Receiving Butterflies

I was about two years younger than Wil when I hopped a fence with my friends. The top of the fence caught the back pocket of my favorite jeans and ripped them. I was devastated. Then my mom found a butterfly patch and ironed it over the rip. I loved that butterfly patch. Those jeans, once my favorite, now held special meaning; a memory I hold nearly 40 years later. 

Those jeans, though a simplified analogy, are resemblant to raising a child with special needs. The diagnosis ­­­­­­­­— the unexpected rip. The devastation. 

But you don’t know about the butterfly yet. 

In just this last week alone, I received a text from Wil’s friend, Lila Harvey, sharing a photo of what she called Wil’s “awesome hair.” Wil had piled up his sweatshirt on his head. I also received a video clip from another of Wil’s friends. The video showed not only Wil sinking a free throw in gym class (she told me he sunk two), but also of his friends jumping up to cheer and congratulate him. I received another message that Wil’s Connect friend, Jacob Mann (Connect is a program that connects typically-developing students with students who have special needs), is going to help Wil deliver a joke in the school announcements on Monday. I also received a photo of Wil and another of his Connect friends holding pizzas they had made on English muffins. Thursday night, Elizabeth had a basketball game in Chelsea — Wil entered wearing his noise-cancelling headphones. The ticket taker made a special effort to be friendly with Wil. When Wil and I sat down in the stands, he laid his head on my shoulder multiple times. He’s never outgrown such shows of affection.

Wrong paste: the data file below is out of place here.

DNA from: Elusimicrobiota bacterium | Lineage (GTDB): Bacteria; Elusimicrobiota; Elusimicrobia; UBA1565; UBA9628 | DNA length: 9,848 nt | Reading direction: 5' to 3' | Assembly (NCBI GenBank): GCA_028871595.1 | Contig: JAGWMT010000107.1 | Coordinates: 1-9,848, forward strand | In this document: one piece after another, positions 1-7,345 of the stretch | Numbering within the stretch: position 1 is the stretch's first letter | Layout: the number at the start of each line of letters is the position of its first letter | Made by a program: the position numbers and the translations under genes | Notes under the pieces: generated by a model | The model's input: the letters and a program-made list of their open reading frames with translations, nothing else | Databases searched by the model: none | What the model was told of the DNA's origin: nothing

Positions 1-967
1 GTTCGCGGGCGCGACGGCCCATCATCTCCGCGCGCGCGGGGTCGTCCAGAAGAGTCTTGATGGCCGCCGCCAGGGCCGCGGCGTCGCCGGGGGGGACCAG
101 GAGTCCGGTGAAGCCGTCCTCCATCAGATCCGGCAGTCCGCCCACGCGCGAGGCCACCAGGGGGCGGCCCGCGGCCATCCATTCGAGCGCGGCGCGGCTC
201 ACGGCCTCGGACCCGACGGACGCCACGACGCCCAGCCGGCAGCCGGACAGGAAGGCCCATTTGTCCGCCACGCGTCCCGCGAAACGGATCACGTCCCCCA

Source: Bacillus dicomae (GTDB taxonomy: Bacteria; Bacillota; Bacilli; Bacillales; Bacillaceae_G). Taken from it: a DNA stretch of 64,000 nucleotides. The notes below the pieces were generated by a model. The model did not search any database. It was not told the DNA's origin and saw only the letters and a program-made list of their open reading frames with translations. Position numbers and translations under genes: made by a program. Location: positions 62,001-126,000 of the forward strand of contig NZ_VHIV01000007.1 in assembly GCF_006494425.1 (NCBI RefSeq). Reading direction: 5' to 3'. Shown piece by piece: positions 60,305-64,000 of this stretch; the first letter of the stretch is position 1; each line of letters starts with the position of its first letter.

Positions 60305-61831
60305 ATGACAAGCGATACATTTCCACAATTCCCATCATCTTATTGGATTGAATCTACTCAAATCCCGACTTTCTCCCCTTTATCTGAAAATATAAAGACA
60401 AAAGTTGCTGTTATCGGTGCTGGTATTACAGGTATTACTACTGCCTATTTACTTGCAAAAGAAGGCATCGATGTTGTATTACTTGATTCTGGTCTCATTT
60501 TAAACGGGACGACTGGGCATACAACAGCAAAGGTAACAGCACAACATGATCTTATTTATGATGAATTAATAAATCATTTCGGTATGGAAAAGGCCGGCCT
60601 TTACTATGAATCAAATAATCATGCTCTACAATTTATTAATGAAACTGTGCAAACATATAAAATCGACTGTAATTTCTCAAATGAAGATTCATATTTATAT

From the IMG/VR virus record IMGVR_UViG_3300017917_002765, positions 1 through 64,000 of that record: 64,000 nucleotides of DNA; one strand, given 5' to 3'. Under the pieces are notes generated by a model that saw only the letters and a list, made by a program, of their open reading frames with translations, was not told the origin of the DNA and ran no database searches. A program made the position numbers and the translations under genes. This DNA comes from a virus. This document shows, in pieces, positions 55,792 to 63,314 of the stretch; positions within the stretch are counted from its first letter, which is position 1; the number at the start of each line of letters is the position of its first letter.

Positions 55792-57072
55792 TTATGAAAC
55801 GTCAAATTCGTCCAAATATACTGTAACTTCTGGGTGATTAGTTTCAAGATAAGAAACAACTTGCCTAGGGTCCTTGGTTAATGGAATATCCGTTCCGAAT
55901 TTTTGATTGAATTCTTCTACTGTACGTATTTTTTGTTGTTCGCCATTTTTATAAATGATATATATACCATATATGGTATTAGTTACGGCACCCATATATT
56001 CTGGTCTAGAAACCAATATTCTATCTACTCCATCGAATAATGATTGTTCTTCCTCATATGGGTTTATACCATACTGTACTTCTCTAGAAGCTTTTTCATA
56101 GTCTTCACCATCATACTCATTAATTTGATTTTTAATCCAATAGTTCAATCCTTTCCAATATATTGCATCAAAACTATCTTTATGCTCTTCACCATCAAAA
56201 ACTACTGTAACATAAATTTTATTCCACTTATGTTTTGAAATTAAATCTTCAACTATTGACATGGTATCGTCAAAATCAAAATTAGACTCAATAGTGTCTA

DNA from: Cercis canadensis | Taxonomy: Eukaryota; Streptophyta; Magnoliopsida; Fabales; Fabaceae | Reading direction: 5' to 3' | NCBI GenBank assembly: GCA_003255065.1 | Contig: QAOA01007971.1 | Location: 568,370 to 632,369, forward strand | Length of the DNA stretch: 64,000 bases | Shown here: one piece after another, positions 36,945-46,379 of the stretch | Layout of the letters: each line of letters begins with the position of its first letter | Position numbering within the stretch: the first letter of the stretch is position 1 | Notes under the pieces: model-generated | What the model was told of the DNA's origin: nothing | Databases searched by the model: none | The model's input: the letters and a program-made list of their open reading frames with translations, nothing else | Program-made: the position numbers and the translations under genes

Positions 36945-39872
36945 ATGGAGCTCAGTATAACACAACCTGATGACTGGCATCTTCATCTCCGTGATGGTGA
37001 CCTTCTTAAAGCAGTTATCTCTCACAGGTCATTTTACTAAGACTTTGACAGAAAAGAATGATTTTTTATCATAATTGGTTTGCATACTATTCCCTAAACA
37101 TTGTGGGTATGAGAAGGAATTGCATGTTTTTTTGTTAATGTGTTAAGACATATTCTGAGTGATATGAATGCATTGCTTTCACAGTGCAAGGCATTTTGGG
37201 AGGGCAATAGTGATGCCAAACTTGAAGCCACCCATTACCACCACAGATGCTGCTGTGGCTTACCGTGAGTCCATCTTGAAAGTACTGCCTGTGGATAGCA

These are the threads of the butterfly. They are not large in size, but they are brilliant in color and meaning. The butterfly is personally delivered with nothing expected in return; the giving as transformative as the receiving. The butterfly is the gift of seeing anew what you once believed to be lost. The butterfly does not take the rip away, nor should it. The process of melding the butterfly to the rip is what creates special meaning; and memories you will hold close for years to come.  


Published by Christie Taylor

Christie Taylor is the creator of the website,, and author of "Stories of Wil: Puberty Part 1" ( Christie believes that if we all had the opportunity to spend a day with our loved ones with Down syndrome, many of the stereotypes and stigmas would dissipate. Christie invites you, through her stories, to spend a day with Wil. The more the merrier!

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